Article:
100 Degree Days On The Decline In Oklahoma

U.S. Historical Climatology Network

1934 brought sixty-one days over one hundred degrees to Oklahoma City, compared to just thirty-eight days in 2011. NOAA says that the Oklahoma summer of 2011 was the hottest on record in the US, because some people there feel the need to lie about climate – to keep their funding going.

“The Midwest and the upper Midwest were the epicenters for this vast warmth,” Deke Arndt of NOAA’s Climatic Data Center said in an online video. That meant farming started earlier in the year, and so did pests and weeds, bringing higher costs earlier in the growing season, Arndt said.

“This warmth is an example of what we would expect to see more often in a warming world,”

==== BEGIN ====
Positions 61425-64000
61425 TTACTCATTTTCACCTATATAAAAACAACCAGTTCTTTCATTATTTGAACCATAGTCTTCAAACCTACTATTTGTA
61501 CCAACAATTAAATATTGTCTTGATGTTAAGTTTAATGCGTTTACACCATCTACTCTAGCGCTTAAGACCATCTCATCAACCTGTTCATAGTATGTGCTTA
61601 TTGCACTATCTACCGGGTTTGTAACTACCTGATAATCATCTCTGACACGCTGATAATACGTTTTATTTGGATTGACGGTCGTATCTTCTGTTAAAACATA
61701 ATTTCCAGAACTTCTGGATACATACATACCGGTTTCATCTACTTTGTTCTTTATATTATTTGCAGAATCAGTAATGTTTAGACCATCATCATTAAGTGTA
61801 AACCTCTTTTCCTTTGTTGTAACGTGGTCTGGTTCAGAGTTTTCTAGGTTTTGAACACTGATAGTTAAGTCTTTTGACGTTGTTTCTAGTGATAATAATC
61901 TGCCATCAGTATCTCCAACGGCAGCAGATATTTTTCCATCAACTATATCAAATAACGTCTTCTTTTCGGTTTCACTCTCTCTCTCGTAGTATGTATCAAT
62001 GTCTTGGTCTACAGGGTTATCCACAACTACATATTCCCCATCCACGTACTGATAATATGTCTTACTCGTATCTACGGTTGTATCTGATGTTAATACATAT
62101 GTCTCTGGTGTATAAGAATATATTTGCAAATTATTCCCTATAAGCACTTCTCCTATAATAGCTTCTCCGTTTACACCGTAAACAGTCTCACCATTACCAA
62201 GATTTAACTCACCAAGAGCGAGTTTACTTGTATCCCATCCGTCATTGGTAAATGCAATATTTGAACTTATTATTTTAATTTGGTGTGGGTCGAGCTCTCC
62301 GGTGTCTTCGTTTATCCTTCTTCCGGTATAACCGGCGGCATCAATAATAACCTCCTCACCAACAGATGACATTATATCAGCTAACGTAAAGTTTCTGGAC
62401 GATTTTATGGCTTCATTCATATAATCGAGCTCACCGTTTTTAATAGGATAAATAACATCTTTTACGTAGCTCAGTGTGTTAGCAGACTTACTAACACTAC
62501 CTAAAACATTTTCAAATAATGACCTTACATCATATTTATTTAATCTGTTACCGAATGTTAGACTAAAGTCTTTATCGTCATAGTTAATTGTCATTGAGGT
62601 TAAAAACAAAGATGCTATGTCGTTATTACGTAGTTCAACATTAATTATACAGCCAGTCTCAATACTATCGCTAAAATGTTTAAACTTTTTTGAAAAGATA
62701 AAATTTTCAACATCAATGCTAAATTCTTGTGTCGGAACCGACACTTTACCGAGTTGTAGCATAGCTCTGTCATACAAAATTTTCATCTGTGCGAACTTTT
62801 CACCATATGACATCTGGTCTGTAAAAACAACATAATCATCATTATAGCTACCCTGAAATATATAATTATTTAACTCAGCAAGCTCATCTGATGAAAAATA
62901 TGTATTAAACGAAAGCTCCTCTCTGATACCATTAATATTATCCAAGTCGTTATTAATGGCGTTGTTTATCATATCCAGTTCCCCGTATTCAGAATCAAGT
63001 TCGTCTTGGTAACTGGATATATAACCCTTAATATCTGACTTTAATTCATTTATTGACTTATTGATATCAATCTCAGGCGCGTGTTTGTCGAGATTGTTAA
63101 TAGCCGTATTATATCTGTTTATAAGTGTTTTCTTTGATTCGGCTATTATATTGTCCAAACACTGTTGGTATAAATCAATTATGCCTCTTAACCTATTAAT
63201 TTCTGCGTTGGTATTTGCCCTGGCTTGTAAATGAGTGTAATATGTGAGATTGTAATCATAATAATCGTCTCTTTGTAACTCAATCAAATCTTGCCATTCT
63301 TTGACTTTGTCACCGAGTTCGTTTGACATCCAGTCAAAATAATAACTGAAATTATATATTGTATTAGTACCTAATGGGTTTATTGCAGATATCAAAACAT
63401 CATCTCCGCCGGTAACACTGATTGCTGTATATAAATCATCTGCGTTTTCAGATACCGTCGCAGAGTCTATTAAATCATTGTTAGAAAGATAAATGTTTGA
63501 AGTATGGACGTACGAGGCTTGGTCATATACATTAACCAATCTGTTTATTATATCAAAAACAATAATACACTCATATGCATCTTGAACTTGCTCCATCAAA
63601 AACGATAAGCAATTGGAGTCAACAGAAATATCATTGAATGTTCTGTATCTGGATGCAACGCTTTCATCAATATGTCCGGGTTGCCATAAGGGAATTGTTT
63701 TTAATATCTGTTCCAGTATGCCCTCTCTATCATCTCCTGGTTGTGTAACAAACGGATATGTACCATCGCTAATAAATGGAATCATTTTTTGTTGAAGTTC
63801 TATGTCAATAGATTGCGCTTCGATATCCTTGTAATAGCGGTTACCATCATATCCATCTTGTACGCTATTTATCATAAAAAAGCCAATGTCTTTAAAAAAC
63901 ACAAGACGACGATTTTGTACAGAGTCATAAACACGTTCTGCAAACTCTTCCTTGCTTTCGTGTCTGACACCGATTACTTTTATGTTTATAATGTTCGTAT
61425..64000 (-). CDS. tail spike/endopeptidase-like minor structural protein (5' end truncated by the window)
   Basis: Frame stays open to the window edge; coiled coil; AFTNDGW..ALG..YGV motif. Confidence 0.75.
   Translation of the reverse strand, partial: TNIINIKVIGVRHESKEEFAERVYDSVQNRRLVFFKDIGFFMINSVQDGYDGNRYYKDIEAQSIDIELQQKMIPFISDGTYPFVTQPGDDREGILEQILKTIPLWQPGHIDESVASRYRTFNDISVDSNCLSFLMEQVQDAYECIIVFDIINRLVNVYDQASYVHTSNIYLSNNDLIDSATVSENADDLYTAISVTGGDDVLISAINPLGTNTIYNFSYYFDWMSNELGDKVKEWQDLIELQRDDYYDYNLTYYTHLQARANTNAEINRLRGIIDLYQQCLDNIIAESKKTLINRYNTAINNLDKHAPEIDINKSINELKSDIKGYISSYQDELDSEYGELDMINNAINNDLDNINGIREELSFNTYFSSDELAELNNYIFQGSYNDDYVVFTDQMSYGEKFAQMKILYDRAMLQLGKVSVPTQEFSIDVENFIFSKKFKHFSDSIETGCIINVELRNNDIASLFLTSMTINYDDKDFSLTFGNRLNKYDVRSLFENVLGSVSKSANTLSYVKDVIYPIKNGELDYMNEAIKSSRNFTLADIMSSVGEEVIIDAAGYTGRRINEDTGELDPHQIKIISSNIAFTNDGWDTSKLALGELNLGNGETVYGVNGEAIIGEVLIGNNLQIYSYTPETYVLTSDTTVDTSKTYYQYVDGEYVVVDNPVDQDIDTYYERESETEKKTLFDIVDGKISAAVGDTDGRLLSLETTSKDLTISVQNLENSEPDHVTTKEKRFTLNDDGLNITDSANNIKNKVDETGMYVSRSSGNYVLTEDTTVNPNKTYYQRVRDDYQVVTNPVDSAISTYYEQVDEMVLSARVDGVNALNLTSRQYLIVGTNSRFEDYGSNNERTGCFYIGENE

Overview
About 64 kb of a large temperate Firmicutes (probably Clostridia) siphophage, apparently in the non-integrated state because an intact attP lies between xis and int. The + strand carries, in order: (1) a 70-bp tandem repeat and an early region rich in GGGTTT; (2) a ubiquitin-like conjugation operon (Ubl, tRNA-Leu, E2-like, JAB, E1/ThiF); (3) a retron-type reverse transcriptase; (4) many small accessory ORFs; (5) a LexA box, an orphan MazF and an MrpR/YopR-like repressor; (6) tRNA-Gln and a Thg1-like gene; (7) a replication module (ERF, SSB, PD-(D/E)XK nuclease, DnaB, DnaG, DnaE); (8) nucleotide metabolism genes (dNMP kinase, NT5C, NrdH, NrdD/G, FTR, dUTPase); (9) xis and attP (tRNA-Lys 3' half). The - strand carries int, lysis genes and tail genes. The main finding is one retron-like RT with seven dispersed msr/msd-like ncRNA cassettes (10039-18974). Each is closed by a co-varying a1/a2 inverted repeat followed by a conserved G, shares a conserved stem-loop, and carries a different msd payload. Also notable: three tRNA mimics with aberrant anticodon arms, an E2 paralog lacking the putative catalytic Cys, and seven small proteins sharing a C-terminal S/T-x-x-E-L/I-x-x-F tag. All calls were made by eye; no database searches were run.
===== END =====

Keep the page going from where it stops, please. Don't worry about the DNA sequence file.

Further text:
Warmest U.S. spring on record: NOAA

Deke apparently isn’t confident of his own opinion, so he invokes the imaginary authoritative plural. Perhaps the mouse in his pocket agrees.

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About stevengoddard

Just having fun
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2 Responses to 100 Degree Days On The Decline In Oklahoma

  1. Squidly says:

    bringing higher costs earlier in the growing season

    So let me get this straight. They want the shortest growing season possible in order to keep costs down? WTF? Are these people really that stupid?

  2. Andy DC says:

    A warm, dry spring gives farmers plenty of time to plant a huge crop and ensures little chance of damage from early autumn frost.

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